Take a photo of your supermarket

This morning I watched Michael Palin visiting Shanghai in 1988. He just walks around the city of 12 million people and it’s fascinating. At three minutes there’s a car trying to get through a narrow street. At five minutes, a Chinese medicine store. At six, a Chinese duo speaking English and telling Palin they like the BBC. At seven minutes, an Australian couple dancing to jazz, and a minute later a member of the band says his favourite trumpet player is Harry James, and that his son plays a violin.

Palin is not even a remarkable observer. He’s just a tourist, but he’s curious and observes the mundane. Nothing is fictionalised, nothing is posed. It’s documenting the mundane of then, which is the special now.

It follows what Martin Parr said to The Guardian in 2010, in an article on how to make better (holiday) photos: “No one would dream to think that going to the supermarket is an important event, but when you look back in the future, you’ll be amazed at how interesting it is.”

There’s also the fantastic ‘Take Picture‘ article from The New Yorker, on Konstantin Petrov, who, as an Estonian immigrant, worked in now-gone north tower of the World Trade Centre in New York.┬áHe’s one of the few to actually take pictures from inside the buildings, and it’s those photos that made it into the documentary 9/10: The Final Hours. Petrov’s photos of New York, as well as Tallinn, are still live on his Fotki page.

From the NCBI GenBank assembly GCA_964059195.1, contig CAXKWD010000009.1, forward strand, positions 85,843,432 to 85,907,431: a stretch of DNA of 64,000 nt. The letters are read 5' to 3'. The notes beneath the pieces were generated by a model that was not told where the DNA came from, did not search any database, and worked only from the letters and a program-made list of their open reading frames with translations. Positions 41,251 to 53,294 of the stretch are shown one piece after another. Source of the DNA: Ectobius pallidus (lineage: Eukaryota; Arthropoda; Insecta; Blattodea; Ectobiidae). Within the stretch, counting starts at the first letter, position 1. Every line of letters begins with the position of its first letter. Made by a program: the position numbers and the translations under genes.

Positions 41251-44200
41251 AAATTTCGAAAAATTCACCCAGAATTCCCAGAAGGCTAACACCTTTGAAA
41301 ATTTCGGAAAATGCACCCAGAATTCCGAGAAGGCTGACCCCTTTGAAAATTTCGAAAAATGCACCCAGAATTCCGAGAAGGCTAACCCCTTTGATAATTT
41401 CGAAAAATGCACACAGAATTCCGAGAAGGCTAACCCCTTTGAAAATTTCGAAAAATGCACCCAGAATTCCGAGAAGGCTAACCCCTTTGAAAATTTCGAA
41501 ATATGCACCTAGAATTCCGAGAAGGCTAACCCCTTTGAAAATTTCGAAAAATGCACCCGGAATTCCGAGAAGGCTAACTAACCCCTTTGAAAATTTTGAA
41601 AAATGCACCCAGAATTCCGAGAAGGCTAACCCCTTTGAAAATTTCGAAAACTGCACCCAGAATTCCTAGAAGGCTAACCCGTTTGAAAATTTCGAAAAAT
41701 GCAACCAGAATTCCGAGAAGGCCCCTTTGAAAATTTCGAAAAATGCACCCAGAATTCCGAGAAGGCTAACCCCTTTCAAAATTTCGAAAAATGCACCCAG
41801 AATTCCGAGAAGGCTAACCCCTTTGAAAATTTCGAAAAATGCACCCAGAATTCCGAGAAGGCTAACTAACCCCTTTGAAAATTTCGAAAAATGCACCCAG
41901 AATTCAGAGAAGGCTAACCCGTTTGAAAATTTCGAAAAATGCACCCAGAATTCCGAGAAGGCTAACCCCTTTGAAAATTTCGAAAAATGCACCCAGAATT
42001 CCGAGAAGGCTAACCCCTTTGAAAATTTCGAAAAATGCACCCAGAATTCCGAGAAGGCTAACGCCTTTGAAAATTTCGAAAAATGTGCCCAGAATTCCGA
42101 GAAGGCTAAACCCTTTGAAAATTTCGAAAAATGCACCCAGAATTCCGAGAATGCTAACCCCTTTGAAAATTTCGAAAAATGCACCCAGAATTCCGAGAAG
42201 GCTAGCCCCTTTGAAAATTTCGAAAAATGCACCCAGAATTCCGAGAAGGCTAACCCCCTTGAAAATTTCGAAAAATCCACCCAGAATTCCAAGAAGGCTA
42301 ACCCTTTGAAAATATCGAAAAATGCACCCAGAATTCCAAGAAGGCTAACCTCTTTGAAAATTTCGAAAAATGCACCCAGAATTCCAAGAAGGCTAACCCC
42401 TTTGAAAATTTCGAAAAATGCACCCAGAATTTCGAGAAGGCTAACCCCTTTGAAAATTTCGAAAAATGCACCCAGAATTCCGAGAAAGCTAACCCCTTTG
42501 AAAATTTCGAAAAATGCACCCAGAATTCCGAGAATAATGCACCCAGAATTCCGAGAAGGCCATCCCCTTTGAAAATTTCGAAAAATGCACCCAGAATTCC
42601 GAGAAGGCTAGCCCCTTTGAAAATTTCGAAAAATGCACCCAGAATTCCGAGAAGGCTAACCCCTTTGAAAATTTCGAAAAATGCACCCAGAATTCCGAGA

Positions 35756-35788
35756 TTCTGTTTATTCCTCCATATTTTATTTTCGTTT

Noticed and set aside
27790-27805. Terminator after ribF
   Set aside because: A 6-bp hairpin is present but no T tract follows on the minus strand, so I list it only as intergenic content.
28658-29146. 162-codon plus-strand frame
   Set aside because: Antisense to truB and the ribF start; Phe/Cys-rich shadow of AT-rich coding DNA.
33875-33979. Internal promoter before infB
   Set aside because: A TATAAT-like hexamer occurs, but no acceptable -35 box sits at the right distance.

Photo by Konstantin Petrov

When going through the photo albums of me growing up in the Netherlands, it’s the pictures with what was normal then, that stand out most now. Aside from us looking decades younger, there are old cars, old streets, old clothes, old food packages, and in the background a one-button mouse and a blocky grey computer monitor. My wife’s photo albums, about growing up in China, are even more interesting to me. Planes, trains, cars, buildings and houses from the eighties and nineties, before China’s economic surge. A picture that stands out is her father posing in front of Pudong, which was only grassland then, yet now it’s full of skyscrapers.

The above picture is taken in 1990, the bottom one in 2010.

In Michelangelo Antonioni’s documentary Chung Kuo, an Italian camera crew travels through China in 1972, and all they did was film. Antonioni remarks on Shanghai: “”It has changed profoundly within the timespan of a single generation”, but that was in the early 70s. In Palin’s visit to Shanghai, over a decade later, people from Pudong took pictures of the historic buildings on the Bund, while now it’s the other way around. It’s only thanks to someone who took a photo of that boring grassland that we can compare then and now. Parr says: “I would argue that the more valuable document is the honest one.” And I agree. Photographs show us what has changed, and what hasn’t. It’s interesting, simply because people are interesting.